Features

July 2013 Issue

Prepping For Your IPC

Getting back in the IFR saddle could be as simple as shooting a few approaches. At the other extreme, you could be asked to repeat your instrument-rating ride.

Maintaining your IFR currency isn’t that hard. Just fly and log in actual or simulated conditions six instrument approaches, “holding procedures and tasks” and “intercepting and tracking” electronic courses within the preceding six months, and you’re golden. Even if you find yourself slightly out of currency in the 11th month, you can go out with a safety pilot and fly the requisite approaches/holds/intercepts, regaining your ability to legally file and fly IFR. But after 12 full months of being out of IFR currency, you’ll need an instrument proficiency check, or IPC. There was a time, before the most recent revisions to FAR 61, when an IPC—previously known as an instrument competency check—wasn’t structured. That’s no longer the case.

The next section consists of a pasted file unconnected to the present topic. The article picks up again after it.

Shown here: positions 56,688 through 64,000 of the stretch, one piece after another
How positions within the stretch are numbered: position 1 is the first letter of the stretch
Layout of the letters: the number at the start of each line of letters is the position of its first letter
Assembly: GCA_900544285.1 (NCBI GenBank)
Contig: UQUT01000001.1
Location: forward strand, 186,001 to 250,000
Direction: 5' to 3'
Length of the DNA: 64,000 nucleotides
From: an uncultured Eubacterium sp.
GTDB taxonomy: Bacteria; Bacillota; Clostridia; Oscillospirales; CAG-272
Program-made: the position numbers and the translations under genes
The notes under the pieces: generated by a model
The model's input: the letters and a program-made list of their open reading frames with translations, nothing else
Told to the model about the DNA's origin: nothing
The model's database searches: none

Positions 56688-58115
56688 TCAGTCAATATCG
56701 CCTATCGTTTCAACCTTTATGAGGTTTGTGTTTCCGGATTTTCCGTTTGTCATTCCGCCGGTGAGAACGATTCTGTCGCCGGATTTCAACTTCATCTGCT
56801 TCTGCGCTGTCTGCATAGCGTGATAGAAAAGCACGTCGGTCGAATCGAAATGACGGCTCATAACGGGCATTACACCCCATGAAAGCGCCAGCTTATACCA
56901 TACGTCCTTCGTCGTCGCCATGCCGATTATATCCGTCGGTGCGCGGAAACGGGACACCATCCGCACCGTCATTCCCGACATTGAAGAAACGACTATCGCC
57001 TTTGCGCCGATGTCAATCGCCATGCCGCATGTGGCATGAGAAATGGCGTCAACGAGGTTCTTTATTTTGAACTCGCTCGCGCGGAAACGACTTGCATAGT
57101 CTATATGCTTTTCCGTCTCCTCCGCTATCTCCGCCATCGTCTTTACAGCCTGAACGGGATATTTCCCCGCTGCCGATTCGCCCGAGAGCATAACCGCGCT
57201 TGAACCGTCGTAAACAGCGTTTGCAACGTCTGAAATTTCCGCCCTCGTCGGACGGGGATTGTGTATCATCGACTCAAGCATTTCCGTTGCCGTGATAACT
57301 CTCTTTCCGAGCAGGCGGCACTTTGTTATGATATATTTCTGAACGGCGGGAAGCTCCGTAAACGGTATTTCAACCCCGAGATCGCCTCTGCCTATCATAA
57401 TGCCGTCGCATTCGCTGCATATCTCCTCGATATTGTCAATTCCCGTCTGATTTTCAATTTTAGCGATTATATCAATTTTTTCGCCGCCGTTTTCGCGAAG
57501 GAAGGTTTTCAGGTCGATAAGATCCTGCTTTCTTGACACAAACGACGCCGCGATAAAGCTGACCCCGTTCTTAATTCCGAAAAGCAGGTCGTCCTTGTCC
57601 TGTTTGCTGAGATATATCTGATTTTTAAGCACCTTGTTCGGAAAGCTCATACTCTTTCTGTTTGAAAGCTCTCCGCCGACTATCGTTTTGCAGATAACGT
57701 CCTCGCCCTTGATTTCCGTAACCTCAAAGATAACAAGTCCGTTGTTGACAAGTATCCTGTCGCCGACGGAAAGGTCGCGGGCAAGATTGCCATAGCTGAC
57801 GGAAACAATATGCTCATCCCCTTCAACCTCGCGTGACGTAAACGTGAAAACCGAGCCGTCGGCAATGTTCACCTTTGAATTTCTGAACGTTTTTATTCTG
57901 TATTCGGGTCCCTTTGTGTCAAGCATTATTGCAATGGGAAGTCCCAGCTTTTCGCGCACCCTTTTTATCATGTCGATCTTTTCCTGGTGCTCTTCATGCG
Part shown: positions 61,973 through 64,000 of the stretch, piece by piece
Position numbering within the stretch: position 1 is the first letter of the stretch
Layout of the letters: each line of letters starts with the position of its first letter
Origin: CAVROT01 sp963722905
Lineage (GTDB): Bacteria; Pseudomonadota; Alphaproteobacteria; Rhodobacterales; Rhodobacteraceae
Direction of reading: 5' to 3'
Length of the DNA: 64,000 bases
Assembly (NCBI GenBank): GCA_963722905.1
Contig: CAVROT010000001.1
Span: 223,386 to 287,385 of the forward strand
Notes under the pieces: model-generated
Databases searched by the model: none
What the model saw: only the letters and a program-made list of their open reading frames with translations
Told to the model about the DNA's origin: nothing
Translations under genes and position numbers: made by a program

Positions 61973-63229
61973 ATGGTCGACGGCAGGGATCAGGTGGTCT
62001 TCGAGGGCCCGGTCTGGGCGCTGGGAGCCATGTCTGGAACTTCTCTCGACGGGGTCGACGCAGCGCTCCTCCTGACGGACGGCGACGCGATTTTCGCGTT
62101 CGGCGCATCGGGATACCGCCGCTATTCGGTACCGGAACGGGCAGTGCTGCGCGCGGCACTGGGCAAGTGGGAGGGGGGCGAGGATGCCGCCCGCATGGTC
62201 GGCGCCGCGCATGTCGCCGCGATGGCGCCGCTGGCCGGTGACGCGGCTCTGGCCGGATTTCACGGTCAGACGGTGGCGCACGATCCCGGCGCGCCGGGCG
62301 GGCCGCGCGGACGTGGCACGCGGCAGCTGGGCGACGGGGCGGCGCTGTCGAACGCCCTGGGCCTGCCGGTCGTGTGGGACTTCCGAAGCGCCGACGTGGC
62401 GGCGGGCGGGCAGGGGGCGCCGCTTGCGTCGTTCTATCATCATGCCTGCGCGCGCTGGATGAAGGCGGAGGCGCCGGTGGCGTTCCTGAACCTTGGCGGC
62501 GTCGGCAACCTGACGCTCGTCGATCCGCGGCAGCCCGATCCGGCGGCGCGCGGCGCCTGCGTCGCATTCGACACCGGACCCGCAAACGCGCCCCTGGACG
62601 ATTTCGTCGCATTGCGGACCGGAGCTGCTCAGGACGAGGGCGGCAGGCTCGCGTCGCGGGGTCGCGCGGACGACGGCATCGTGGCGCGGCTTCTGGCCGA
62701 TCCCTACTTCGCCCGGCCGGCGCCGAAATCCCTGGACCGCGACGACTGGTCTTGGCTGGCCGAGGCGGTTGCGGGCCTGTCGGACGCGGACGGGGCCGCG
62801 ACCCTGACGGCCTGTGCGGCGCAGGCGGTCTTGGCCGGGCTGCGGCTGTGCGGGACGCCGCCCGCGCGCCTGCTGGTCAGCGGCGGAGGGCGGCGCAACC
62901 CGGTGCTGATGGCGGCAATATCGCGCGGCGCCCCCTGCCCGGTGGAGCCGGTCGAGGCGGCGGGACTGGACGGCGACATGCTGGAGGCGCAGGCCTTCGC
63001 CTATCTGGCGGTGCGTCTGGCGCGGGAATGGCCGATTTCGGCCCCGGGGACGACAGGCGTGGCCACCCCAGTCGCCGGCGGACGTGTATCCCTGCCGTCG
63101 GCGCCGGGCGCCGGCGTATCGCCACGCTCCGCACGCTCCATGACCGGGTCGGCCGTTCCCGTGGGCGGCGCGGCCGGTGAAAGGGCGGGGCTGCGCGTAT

To continue reading this entire article you must be a paid subscriber.

Subscribe to Aviation Safety

The monthly journal of risk management and accident prevention, is packed with useful, timely information on basic and advanced technique, accident analysis and, most important, practical articles on how you can develop the judgment that will keep you in the air and out of the NTSB's files.

Already subscribe but haven't registered for all the benefits of the website? Click here.

Subscriber Log In

Forgot your password? Click Here.